The Censor, Volume 2

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J. Brown, 1717

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Page 141 - He causeth the grass to grow for the cattle, and herb for the service of man: that he may bring forth food out of the earth...
Page 143 - That our garners may be full and plenteous with all manner of store : that our sheep may bring forth thousands and ten thousands in our streets. 14 That our oxen may be strong to labour, that there be no decay : no leading into captivity, and no complaining in our streets.
Page 143 - Let it be our constant aim and end, " that our sons may grow up as the young plants, and our daughters as the polished corners of the temple...
Page 38 - Shakespear, a Play most faulty and irregular in many Points, but Excellent in one particular. For the Crimes and Misfortunes of the Moor are owing to an impetuous Desire of having his Doubts clear'd, and a Jealousie and Rage, native to him, which he cannot controul and which push him on to Revenge. He is otherwise in his Character brave and open; generous and full of Love for Desdemona; but stung with the subtle Suggestions of...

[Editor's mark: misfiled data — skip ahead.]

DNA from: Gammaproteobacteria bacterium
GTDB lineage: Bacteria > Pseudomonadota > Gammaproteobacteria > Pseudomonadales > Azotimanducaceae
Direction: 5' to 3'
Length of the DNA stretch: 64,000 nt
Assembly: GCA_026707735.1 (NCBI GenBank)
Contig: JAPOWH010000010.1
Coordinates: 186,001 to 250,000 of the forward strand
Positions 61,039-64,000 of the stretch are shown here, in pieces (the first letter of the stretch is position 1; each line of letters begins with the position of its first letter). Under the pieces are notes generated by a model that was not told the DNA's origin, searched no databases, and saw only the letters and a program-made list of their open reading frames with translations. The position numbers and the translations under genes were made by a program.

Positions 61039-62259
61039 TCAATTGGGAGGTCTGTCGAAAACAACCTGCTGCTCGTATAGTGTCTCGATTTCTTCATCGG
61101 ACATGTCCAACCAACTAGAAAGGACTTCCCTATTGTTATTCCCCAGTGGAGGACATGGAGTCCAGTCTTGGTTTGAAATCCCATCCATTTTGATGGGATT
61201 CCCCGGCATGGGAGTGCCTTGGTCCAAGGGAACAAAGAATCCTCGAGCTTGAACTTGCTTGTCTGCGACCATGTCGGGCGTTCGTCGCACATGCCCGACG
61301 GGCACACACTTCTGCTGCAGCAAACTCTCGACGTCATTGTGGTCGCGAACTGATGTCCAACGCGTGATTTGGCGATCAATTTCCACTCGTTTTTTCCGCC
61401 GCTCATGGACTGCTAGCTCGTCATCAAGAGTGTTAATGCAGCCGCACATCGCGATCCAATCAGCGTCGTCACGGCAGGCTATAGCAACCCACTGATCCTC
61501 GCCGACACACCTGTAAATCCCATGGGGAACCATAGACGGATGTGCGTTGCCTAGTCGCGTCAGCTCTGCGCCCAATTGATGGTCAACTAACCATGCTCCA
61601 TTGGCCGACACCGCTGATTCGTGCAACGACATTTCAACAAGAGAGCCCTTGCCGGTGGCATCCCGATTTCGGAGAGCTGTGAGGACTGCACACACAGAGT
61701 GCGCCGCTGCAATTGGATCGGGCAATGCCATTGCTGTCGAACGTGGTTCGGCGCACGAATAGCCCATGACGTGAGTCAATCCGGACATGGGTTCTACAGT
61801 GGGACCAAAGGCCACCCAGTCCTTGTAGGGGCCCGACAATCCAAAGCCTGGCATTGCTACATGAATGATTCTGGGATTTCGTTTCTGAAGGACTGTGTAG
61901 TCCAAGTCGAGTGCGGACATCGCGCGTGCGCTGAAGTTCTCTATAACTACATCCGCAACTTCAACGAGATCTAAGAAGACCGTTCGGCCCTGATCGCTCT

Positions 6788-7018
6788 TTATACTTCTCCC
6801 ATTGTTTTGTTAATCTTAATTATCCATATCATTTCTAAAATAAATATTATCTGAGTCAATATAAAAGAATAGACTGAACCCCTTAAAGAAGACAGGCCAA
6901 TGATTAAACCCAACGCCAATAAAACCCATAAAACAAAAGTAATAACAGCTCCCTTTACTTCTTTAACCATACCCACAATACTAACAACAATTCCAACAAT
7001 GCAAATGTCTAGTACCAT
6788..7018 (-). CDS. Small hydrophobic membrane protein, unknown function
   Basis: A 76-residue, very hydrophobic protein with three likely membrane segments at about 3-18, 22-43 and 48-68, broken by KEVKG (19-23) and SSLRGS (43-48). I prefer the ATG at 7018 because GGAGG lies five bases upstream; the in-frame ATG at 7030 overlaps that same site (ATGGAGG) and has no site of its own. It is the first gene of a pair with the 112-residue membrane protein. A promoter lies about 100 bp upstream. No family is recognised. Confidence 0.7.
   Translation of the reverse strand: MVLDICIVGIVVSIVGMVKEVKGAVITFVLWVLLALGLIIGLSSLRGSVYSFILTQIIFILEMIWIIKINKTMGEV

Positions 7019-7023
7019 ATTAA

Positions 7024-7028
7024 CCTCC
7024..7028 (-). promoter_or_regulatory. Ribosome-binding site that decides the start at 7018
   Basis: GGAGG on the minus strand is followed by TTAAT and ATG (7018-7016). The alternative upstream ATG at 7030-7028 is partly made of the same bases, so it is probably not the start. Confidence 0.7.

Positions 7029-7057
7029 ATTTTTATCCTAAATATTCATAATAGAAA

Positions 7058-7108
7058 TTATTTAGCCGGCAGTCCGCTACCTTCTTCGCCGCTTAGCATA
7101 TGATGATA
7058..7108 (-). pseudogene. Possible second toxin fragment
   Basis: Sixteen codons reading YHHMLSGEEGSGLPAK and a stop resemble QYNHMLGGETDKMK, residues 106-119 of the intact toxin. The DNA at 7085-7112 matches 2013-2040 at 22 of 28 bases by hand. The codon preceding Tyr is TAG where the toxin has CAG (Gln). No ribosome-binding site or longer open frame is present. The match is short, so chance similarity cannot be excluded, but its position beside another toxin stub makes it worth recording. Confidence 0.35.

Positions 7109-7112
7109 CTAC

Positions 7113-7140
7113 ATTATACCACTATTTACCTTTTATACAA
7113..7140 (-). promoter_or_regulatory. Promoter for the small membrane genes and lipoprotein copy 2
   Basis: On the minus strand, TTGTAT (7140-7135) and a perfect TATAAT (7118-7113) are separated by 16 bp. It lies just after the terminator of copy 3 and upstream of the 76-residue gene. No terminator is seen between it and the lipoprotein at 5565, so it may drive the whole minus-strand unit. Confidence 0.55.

Page 17 - ... a Hill in Tipperary, for his Parnassus, and a Puddle in some Bog, for his Hippocrene. But because it may be said, that this is only Talking, I will prove all this from the very Lines, which Censor...
Page 127 - ... in the right place neither. He never is among those whom he appears to be with. He calls his footman very seriously, Sir, and his friend, Robin. He says your Reverence to a prince of the blood, and your Highness to a Jesuit. When he is at mass, if the priest sneezes, he cries out,
Page 65 - The old Spark, fo unfortunate in his Amours, was cur'd at length by on his Age, and the Character of the Perfon to whom he made his Addrefles.
Page 58 - XII, 300:308. of eighteenth-century 'virtues', admired and bespoken everywhere. 'I must confess', wrote Lewis Theobald in the Censor (No. 39, Saturday, 19 January 1717), 'I have a particular Veneration for Candour in all Compositions, it is a Quality which recommends our other virtues to the World, and extenuates our Failings. I have often been pleas'd with this Mitigation when I have heard a Man tax'd of some Faults, that yet — He's a very...
Page 150 - Virtue, and we call it Humility. Man naturally thinks proudly and haughtily of himfelf, and thinks thus of no body but himfelf: Modefty only tends to qualify this...
Page 39 - Suggestions of lago, and impatient of a Wrong done to his Love and Honour, Passion at once o'erbears his Reason, and gives him up to Thoughts of bloody Reparation: Yet after he has determin'd to murther his Wife, his Sentiments of her stipposed Injury, and his Misfortunes are so pathetic, that we cannot but forget his barbarous Resolution, and pity the Agonies which he so strongly seems to feel.

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